The song that follows is "The Porpoise Song", which begins the movie 'Head', in which the Monkees bid farewell to show-biz. "My my, the clock in the sky is pounding away; there's so much to say"...What's to say? I drank up an entire paycheck in a weekend. I wasn't there. I was going away. I had never been there. People ain't worth it. "The porpoise is laughing, 'goodbye, goodbye'."
Then it's "Flowers of Memory" by Lambchop. A beautiful song, it is nonetheless recorded in some coffeeshop in Louisville, and you can only sort of hear what the guy is saying. Something along the lines of "Oh forgive me...I ain't kiddin' you, oh no..." I'm never not seeing my own fault in disasters. I've caused several, been around for many, and can't help thinking that maybe I even was responsible for more than I've noticed. At one point, as an aside, he sings, "My God, I'm an idiot..."
"Gasoline Alley" by Rod Stewart follows. My roommate had been playing it constantly, and I'd always been enthralled by its melody line. It comforted me. It too is a song about going away, or going back. "Just let it be known that my intentions were good, I'd be singin' in my alley if I could...Just one favor I'll be asking you; don't bury me here, it's too cold."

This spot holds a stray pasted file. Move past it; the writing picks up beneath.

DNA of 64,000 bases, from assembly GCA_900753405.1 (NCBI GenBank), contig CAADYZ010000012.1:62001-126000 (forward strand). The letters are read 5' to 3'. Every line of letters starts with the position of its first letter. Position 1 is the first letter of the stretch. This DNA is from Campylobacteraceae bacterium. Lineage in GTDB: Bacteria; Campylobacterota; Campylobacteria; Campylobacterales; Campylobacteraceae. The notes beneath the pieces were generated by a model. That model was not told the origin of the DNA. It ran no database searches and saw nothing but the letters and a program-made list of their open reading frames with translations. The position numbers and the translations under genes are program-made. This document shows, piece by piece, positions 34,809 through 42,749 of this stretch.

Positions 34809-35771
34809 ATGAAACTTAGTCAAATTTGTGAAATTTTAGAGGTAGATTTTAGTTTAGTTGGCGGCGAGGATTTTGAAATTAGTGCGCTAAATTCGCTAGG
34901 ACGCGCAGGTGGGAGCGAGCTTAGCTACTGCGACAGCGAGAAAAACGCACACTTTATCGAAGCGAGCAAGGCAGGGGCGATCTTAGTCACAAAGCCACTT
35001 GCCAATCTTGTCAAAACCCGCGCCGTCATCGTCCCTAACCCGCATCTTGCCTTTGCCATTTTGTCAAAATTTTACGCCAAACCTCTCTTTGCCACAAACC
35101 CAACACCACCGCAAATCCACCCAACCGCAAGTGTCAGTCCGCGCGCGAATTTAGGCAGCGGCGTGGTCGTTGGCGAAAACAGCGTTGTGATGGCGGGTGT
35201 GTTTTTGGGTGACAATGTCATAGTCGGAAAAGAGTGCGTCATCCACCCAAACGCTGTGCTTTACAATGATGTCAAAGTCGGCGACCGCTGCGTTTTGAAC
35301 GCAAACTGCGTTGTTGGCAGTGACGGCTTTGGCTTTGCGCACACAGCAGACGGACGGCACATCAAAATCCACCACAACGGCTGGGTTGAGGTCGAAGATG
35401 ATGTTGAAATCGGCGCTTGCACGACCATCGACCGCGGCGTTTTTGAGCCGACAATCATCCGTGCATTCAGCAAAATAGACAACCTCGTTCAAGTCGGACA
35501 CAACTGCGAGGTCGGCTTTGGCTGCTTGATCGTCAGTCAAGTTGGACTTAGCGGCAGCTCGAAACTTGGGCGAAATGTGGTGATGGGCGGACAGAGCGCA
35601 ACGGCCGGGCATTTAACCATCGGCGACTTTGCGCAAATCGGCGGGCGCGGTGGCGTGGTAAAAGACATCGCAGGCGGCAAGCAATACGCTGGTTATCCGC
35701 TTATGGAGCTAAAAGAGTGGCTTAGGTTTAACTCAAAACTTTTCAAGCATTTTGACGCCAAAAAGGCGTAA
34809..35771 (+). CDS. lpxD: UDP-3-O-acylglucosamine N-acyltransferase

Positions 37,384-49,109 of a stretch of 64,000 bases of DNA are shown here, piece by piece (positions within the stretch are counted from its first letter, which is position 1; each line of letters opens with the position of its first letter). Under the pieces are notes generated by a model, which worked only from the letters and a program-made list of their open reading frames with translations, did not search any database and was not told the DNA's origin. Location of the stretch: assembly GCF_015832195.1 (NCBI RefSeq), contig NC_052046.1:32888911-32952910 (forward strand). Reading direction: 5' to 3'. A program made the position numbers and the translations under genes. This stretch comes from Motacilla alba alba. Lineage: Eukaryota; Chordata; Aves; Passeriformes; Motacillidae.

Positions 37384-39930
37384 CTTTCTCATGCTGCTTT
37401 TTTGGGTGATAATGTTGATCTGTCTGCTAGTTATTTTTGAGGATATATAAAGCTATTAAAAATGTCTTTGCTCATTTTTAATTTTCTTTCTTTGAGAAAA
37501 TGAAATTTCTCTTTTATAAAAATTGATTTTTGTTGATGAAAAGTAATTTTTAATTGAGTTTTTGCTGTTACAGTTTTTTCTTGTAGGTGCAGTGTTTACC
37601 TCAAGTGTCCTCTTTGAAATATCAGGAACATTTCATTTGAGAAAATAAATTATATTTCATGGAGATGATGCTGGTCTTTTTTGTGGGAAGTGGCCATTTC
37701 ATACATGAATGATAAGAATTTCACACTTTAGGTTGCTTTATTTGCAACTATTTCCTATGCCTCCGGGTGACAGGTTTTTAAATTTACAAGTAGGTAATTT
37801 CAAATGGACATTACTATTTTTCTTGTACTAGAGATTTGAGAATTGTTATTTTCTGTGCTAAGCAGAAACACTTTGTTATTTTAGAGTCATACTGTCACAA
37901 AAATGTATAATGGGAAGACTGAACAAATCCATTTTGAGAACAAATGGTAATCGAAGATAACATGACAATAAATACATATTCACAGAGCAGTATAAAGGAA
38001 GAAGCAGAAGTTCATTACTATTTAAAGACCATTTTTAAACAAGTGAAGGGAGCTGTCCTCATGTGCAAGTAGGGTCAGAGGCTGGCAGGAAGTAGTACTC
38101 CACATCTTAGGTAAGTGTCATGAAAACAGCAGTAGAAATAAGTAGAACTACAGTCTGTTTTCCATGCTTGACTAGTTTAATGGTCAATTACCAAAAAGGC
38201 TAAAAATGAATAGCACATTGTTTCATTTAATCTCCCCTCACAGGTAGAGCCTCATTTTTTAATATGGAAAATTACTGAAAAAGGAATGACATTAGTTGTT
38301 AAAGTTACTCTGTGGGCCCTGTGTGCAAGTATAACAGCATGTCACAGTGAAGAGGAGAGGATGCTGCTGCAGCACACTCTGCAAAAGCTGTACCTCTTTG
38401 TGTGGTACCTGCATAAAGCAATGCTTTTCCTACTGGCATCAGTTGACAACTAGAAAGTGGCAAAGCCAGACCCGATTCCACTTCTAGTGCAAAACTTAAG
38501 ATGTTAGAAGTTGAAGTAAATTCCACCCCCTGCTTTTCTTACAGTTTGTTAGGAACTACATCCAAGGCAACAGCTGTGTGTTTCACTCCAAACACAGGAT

Lastly but not leastly, the first song off of 'Requiem For An Almost Lady', which Lee Hazlewood recorded after Nancy Sinatra dumped him. Perhaps the ultimate break-up album. She had liked it, too...Second only to The Ladybug Transistor's 'Beverly Atonale' on her list of great albums for laying around enjoying each other.
The song is called, "I'm glad I Never", and I quote it here in its entirety:
"(Spoken) In the beginning there was nothing. But it was kinda fun watching Nothing grow.
(Sung) You came walking into my life
carrying your own dreams
You coulda been...Yeah, you coulda been good
So why were you so goddamn mean?
But 'til you, I never had any fun.
But I sure am glad I never
Ain't you glad I never?
Be glad I never owned a gun."
Perfect. There's a lot more to the entire story than I've said here, but I feel I've crossed enough lines by writing this here at all. Sitting around staring at the ocean for a week, later that summer, I concluded once and for all that I was done with women both skinnier and taller than I am (which is a shame, because now I find them incredibly attractive), and as far as Segunda goes, I was sort of thinking of a moratorium on Scorpios, too. I nevertheless went and broke that one a few months later, to my utter misfortune (I'm looking at you, Wrong Again Evans).
What can I tell ya'? Music; it'll kill ya'.
Labels: Anatomy of a Mix Tape